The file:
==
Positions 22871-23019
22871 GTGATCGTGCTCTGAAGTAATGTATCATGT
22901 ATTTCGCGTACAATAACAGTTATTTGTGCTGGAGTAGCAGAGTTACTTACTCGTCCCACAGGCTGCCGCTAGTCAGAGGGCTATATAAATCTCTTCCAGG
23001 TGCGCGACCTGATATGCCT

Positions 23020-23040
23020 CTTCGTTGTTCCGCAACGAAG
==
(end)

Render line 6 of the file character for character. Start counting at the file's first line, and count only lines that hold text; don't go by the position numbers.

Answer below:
23020 CTTCGTTGTTCCGCAACGAAG